Last year, InnMind raised over $47 million through connections made in our VC Pitching Sessions, where we match Web3 startups with interested investors. The sessions are open for applications from all stages, geographies & verticals in the Web3 space and are held every two weeks. Only verified, proactive and top-tier crypto VCs attend these events.

So, if you want to get investment-ready, let's take a look at a few necessities for a great crypto startup.

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Web3 and crypto startups: news, strategies and VC funding

Clarity of Vision

There needs to be clarity on what niche the startup fits in within the crypto field. It could be a developer, a marketer, or a broker. For each of these niches, the startup can specialize in things like crowdfunding services, lending services, crypto exchanging, international payment services, or wallet services. For all those areas, the startup can provide physical products (such as cold storage drives), or services (such as tracking digital property).

Once a startup zeroes in on what products or services it offers, it should emphasize its uniqueness to the market. It should make it clear what problems it aims to solve, and why it is best placed to solve such problems. To do this, the startup needs to have good knowledge about competitors in that niche, and identify areas in which it can improve on value creation and delivery. In certain cases, where the service on offer is difficult to improve, the startup can create more value by offering rewards or loyalty points to customers, redeemable in convenient ways.

Technical Skills


A crypto startup must have personnel well versed in distributed ledgers systems: how they work, how they can be further optimized, and how they can be designed to fit specific market needs. Depending on the products or services offered by the startup, there can be a need for knowledge in such things as smart contracts, and how to operate within certain ecosystems such as the Ethereum protocol.

If the crypto startup aims to be a software developer, then skills in certain programming languages are essential. For instance, to implement smart contracts within the Ethereum ecosystem, proficiency in Solidity (an object-oriented programming language) is required.

Javascript is necessary for almost any technology requiring the use of the internet. And Typescript (yet another language) builds upon Javascript and makes it possible to scale up technological networks: essential for blockchains with a global reach.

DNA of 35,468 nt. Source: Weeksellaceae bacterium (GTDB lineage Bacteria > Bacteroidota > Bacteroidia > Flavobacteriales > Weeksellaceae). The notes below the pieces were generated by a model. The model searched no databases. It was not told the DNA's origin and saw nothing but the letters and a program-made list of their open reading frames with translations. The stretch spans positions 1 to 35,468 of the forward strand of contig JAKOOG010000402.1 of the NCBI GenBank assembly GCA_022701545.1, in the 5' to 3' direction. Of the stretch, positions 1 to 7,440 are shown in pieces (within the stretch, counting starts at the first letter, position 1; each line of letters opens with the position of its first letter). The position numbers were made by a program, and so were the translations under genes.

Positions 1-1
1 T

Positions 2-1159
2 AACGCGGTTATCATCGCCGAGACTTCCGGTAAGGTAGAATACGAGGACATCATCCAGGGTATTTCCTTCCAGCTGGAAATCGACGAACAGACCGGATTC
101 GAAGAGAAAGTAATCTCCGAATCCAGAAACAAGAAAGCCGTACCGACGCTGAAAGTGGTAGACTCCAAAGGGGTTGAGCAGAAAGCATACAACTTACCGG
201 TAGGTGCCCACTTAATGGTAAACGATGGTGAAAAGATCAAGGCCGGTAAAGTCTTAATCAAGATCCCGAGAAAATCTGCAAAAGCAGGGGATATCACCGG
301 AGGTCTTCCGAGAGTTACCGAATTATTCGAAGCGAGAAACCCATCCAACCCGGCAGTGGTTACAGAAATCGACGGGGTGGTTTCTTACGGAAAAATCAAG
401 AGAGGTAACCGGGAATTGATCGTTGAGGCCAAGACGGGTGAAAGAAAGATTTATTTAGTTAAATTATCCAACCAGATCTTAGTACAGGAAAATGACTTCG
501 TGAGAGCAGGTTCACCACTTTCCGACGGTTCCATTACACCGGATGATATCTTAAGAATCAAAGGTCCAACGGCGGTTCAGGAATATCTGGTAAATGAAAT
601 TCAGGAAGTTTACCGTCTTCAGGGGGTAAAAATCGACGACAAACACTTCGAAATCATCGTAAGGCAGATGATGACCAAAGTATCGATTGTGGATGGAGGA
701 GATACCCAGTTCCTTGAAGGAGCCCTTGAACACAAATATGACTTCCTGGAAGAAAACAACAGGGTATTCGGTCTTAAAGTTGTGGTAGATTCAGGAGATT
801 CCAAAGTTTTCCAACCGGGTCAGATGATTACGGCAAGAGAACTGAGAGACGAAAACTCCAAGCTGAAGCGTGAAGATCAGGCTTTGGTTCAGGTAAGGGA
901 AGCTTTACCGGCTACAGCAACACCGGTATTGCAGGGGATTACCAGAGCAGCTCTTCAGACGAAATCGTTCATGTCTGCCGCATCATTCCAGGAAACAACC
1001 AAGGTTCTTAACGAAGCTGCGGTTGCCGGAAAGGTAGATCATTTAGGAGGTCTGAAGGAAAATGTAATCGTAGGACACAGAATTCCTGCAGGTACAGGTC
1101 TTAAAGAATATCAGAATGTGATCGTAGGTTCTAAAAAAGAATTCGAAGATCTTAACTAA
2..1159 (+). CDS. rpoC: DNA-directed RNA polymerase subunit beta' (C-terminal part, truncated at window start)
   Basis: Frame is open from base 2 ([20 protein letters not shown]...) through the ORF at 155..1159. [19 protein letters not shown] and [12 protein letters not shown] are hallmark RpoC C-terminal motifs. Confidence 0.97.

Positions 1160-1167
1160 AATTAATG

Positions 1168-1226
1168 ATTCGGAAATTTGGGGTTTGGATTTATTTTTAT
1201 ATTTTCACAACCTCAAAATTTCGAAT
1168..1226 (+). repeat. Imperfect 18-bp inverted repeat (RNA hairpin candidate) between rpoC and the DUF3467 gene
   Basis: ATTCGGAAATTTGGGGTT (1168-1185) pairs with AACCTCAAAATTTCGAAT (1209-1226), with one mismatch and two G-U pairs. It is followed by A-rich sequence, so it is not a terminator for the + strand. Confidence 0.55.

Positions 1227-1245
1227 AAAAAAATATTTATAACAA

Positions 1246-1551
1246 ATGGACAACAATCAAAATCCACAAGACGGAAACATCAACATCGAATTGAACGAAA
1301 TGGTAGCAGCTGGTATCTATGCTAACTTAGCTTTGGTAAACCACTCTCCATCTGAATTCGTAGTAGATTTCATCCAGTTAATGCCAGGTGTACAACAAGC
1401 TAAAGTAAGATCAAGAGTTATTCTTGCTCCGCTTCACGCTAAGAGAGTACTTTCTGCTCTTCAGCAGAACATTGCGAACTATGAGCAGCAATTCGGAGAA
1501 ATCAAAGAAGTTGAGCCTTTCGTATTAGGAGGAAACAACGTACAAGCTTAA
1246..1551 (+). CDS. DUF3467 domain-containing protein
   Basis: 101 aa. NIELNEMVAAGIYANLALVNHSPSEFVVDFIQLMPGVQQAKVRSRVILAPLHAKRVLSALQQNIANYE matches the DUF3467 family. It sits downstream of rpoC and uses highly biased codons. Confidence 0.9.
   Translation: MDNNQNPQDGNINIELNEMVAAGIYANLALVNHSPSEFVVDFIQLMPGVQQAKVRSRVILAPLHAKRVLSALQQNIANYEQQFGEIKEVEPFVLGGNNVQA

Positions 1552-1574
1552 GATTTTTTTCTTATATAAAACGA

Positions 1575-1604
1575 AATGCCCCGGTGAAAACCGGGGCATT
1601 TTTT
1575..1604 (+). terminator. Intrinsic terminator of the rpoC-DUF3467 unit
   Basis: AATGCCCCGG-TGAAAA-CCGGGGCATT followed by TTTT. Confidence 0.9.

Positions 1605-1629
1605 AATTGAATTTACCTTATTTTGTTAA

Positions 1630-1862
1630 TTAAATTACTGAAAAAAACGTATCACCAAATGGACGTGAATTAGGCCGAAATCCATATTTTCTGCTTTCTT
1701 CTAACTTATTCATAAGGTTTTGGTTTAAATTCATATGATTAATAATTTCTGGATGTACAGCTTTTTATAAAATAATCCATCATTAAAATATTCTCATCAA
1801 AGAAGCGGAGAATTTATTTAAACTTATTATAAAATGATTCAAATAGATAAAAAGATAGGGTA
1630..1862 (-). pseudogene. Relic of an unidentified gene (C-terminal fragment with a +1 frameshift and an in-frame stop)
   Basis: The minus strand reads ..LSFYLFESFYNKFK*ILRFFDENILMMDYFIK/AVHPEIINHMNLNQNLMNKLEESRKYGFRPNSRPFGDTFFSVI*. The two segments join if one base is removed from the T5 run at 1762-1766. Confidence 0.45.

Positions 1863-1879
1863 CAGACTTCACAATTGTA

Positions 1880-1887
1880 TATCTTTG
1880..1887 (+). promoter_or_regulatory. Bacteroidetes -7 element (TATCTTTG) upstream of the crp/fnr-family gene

Financial Knowledge


Cryptocurrencies deal with financial value at a fundamental level. They quantify the value that people have allocated to certain services, contingencies, or conveniences. It is therefore critical that a crypto startup must incorporate personnel intimately familiar with financial systems, especially macroeconomics. There should be personnel capable of analyzing financial markets technically and fundamentally and translating their analysis into programmable goals within the startup.

Raising Funds


Most technology startups require the infusion of money from external parties at the beginning. This money is raised through Venture Capitalists (VCs), or the issuing of tokens in the form of Initial Coin Offers (ICOs). Either route (VCs or ICOs) requires people skills. A good crypto startup therefore needs a human relations department or internal skillset to manage such negotiations. It also requires a legal expertise to craft protocols for conflict resolution, should such occur, and eliminate any ambiguities in the startup’s communications that could afterward create legal problems.

Interacting with VCs is where InnMind's expertise really shines through. We have an extensive network of VCs on our platform that are looking to invest in exciting, up-and-coming crypto startups, and beyond into the wider world of Web3.

If you're a startup or VC investor, you can register for a free account on InnMind, here.

Initial Coin Offerings in particular present significant legal and financial liabilities to crypto startups. They are vulnerable to misrepresentations, fraud, and value manipulation. Since cryptos, in general, provide a level of anonymity, ICOs can easily be used to launder money, conflicting with statutory regulations within almost all legal jurisdictions. Whether the startup’s founders and personnel are involved in such criminal activities or not, they might have legal exposure. A legal department within the startup could help avoid such risks.

Adaptability


A new startup has a unique advantage that it should maintain for as long as possible: the ability to adapt and pivot as market conditions change. Unlike old businesses with entrenched revenue streams, a startup can quickly revise its work structure to fit in with new ideas or demands by the market, quickly crafting products and having them in the market as soon as the demand is recognized. The risk appetite for the startup should also be higher than older businesses within the same field: they should be willing to try out new revenue streams that are as yet untested.